Ever been mistaken for someone else?
- The person running up to you on the street shouting “Bob”—but your name is Dave.
- The customer on aisle 7 mistaking you for an employee and asking where to find the kumquats.
- My own mother often mistakes me for someone brilliant.
Such mistakes are innocent enough, except when you’re mistaken for a criminal. In the 1930s, Ralph Alsman looked exactly like John Dillinger, even down to the mole near one eye and a scar on his left wrist. It didn’t help that Ralph only lived 50 miles from Dillinger’s hometown. Poor Ralph was arrested 17 times, and each time he was interrogated for hours. No surprise he grew paranoid after being shot 11 times. His nightmare only ended after Dillinger himself was shot and killed in 1934.
People treat us based on who they think we are. Jesus knows this well. His identity has been misunderstood for two thousand years. Even during His earthly ministry, people mistook Jesus for John the Baptist, Elijah, or a prophet (Luke 9:19). Others saw Jesus as a demon-possessed charlatan (Matt. 12:24).
Two thousand years later we’re still mistaking Jesus’ identity.
- Jesus was a mortal man sent by God as a prophet . (This is taught in Islam.)
- Jesus was a Jewish apocalyptic who believed the world as he knew it was going to come to a screeching halt and God would overthrow the forces of evil in a cosmic act of judgment.
- Jesus was a prophet of social change.
- Jesus was a healer, a man of great wisdom and courage who taught a message of inclusiveness, tolerance, and liberation.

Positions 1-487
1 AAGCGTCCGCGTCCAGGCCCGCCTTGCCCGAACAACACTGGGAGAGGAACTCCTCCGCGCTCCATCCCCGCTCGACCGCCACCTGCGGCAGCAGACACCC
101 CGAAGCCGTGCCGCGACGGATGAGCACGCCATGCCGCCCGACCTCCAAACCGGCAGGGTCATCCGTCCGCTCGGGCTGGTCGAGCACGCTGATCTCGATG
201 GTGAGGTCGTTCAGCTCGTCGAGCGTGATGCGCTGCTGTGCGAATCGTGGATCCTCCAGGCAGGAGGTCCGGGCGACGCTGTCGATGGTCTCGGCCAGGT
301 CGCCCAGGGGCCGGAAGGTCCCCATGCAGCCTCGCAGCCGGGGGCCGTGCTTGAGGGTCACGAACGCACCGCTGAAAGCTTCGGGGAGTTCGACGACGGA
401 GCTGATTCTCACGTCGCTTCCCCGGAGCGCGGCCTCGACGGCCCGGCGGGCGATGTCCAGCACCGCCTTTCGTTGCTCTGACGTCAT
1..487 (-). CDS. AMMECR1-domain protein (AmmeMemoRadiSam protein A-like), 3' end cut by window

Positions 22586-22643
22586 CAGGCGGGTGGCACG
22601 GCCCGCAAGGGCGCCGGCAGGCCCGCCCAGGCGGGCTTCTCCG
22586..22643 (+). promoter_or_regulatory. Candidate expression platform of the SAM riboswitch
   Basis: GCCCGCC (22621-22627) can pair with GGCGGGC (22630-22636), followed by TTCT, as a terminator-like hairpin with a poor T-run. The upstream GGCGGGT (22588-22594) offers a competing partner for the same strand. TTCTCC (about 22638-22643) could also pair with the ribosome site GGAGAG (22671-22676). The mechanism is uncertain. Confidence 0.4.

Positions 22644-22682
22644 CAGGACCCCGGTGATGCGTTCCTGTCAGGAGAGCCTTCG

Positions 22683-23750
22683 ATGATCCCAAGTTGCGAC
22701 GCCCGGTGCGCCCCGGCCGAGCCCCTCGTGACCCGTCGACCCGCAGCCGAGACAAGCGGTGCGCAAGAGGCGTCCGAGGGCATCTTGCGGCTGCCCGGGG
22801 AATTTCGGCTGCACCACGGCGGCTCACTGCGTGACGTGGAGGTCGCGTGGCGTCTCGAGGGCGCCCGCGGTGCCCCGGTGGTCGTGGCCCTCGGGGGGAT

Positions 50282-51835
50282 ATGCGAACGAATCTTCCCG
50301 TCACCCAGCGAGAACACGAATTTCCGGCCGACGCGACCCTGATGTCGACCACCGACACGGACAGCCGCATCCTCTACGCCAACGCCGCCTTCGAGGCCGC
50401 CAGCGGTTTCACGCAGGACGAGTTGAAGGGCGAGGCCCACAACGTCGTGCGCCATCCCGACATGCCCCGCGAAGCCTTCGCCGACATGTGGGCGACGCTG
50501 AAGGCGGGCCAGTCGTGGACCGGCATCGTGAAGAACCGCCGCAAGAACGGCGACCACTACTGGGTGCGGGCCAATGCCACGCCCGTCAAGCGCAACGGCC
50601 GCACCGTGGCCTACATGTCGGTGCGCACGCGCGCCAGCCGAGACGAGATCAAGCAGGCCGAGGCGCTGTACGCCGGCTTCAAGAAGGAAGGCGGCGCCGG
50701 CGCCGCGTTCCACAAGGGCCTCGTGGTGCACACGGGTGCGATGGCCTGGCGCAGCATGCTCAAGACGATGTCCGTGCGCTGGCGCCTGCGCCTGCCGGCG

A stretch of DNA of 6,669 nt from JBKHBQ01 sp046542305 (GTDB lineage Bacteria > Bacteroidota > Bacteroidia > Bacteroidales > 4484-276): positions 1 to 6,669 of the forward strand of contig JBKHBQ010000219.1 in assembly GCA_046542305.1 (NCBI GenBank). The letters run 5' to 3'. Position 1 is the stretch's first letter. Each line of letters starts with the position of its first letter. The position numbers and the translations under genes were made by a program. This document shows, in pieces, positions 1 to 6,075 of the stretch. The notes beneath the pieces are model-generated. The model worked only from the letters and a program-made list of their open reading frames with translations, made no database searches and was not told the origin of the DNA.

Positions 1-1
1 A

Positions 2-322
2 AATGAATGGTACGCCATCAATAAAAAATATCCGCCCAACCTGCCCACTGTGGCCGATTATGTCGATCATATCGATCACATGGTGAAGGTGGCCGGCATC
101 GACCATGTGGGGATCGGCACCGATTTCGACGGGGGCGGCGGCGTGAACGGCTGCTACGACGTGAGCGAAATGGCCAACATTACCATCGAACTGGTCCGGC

Even Jesus asked His disciples, “Who do you say I am?”
So does it matter what we believe about Jesus? Well, yes—and no.
No, it doesn’t matter what you believe because it doesn’t change the truth of who Jesus is. When Jesus asked His disciples, “Who do you say I am?” He wasn’t merely curious about what they thought about Him. Had they landed on the truth yet? The truth about Jesus is not based on what we say; the truth is found in who Jesus really is. Dave knows a guy can call him Bob until the cows come home, but that doesn’t change the fact: He is still Dave. And Jesus is exactly who He says He is, not who we say He is.
But in another sense, it does matter what you believe about Jesus. Your belief—right or wrong—doesn’t change who Jesus is, but it does change you.
If Jesus was merely a good man, a prophet, or a healer, what difference does that make in your life? But if Jesus is truly the Son of God, the only way to the Father, and therefore, the only one through whom you can be saved, then it makes all the difference in the world—both now and forever.
“Who do you say I am?”
Who I am is wrapped up in who Jesus is. And like Peter, I can only come to one conclusion: He is the Christ.
That singular truth has changed me.
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